The Witch-Cult in Western Europe/Preface
The mass of existing material on this subject is so great that I have not attempted to make a survey of the whole of European ‘Witchcraft’, but have confined myself to an intensive study of the cult in Great Britain. In order, however, to obtain a clearer understanding of the ritual and beliefs I have had recourse to French and Flemish sources, as the cult appears to have been the same throughout Western Europe. The New England records are unfortunately not published in extenso; this is the more unfortunate as the extracts already given to the public occasionally throw light on some of the English practices. It is more difficult to trace the English practices than the Scotch or French, for in England the cult was already in a decadent condition when the records were made; therefore records in a purely English colony would probably contain much of interest.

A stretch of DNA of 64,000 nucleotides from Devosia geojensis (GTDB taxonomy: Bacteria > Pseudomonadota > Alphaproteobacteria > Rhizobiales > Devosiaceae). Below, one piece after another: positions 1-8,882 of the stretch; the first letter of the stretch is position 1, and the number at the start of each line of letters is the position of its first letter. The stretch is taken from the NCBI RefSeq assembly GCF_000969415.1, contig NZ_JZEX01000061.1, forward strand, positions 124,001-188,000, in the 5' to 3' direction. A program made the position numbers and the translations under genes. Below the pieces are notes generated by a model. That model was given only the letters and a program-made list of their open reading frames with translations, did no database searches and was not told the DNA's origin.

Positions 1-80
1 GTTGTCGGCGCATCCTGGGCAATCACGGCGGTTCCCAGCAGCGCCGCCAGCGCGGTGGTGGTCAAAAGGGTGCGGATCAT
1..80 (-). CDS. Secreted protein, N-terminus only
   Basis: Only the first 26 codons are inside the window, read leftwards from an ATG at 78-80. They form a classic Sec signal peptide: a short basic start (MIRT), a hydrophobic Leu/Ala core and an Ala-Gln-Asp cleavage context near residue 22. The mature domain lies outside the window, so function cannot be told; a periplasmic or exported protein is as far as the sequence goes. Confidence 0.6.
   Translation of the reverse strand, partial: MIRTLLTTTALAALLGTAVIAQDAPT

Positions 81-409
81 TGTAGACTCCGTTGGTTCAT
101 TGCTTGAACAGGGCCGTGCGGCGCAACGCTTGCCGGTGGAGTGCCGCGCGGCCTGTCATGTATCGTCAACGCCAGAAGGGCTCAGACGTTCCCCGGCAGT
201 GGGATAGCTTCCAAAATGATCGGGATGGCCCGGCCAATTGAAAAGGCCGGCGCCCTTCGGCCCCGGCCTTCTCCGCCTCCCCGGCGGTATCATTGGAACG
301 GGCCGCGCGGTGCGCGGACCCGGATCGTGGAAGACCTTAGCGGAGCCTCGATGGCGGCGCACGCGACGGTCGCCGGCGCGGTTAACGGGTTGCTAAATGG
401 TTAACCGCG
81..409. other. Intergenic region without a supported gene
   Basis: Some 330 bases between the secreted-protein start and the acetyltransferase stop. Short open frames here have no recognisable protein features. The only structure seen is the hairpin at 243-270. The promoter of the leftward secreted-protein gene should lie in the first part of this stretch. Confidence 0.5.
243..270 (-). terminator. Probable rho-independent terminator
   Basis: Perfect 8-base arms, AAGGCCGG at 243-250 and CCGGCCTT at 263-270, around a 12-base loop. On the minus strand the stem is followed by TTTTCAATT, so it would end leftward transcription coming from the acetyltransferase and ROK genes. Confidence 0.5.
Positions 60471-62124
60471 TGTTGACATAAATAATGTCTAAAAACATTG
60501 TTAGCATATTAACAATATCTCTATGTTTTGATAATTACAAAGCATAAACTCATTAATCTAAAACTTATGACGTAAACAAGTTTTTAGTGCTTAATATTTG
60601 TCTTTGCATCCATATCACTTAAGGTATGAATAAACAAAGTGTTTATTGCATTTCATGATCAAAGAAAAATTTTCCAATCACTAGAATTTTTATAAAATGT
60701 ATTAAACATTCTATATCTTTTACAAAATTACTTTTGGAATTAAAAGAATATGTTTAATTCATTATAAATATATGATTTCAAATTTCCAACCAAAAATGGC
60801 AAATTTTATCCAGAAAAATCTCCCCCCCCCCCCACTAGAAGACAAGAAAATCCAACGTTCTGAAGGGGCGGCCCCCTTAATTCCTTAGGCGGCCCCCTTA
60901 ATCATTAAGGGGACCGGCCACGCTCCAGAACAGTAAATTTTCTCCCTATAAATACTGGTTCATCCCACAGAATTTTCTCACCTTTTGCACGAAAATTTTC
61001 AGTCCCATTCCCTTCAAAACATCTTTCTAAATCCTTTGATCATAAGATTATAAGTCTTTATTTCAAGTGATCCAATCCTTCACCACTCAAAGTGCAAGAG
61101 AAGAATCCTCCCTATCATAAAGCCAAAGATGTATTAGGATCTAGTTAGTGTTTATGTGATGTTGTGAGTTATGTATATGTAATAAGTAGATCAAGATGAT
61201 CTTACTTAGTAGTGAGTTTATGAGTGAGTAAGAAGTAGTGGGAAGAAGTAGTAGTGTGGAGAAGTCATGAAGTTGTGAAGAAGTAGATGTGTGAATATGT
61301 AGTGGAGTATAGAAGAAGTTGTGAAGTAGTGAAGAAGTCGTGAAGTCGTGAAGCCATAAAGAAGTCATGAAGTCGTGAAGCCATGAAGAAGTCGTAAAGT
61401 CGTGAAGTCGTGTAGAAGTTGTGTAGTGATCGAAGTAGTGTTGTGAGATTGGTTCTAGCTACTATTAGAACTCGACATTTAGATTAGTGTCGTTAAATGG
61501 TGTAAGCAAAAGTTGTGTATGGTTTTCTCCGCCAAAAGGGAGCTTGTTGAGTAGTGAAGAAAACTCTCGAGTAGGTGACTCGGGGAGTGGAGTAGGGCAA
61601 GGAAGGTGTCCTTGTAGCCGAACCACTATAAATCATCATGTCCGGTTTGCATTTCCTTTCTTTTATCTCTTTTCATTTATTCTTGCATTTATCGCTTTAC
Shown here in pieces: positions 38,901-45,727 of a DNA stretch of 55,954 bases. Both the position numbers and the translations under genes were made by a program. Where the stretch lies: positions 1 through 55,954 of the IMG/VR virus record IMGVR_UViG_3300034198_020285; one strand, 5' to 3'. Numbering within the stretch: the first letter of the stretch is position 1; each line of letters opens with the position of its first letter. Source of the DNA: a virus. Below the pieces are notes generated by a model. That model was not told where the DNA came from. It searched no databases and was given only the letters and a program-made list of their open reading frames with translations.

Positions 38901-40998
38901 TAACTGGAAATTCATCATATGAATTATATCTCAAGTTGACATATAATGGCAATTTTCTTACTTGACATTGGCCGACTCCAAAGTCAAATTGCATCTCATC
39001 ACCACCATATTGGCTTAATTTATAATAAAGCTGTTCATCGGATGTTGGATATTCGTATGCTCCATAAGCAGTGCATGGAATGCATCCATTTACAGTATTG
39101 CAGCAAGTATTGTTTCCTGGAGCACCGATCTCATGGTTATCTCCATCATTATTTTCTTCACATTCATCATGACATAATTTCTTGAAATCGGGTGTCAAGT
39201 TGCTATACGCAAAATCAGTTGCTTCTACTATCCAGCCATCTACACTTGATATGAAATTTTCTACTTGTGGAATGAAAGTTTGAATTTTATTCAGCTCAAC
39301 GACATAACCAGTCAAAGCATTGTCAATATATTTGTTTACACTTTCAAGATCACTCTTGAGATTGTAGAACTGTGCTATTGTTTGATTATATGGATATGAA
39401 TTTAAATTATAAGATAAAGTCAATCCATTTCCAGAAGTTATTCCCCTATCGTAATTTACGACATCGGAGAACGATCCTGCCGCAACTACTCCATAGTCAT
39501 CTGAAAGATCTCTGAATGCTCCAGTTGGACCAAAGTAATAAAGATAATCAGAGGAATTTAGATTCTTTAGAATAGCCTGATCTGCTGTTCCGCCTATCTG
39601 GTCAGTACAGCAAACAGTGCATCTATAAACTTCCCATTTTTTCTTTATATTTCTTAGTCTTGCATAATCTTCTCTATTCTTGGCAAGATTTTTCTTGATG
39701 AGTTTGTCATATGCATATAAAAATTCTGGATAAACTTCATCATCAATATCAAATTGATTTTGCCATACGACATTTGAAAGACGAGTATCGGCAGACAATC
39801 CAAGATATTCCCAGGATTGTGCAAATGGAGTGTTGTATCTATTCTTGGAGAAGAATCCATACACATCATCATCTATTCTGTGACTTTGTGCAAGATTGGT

The sources from which the information is taken are the judicial records and contemporary chroniclers. In the case of the chroniclers I have studied their facts and not their opinions. I have also had access to some unpublished trials among the Edinburgh Justiciary Records and also in the Guernsey Greffe.
The following articles have already appeared in various journals, to whose editors I am indebted for kind permission to republish: ‘Organization of Witch Societies’ and ‘Witches and the number Thirteen’ in Folk Lore; ‘The God of the Witches’ in the Journal of the Manchester Oriental Society; ‘Child Sacrifice’, ‘Witches’ Familiars’, ‘The Devil’s Mark’, ‘The Devil’s Officers’, ‘Witches’ Fertility Rites’, ‘Witches Transformations’, in Man; and ‘The Devil of North Berwick’ in the Scottish Historical Review.
My thanks are due to Georgiana Aitken, W. Bonser, and Mary Slater for much kind help, also to Prof. C. G. Seligman for valuable suggestions and advice as to lines of research.
- University College,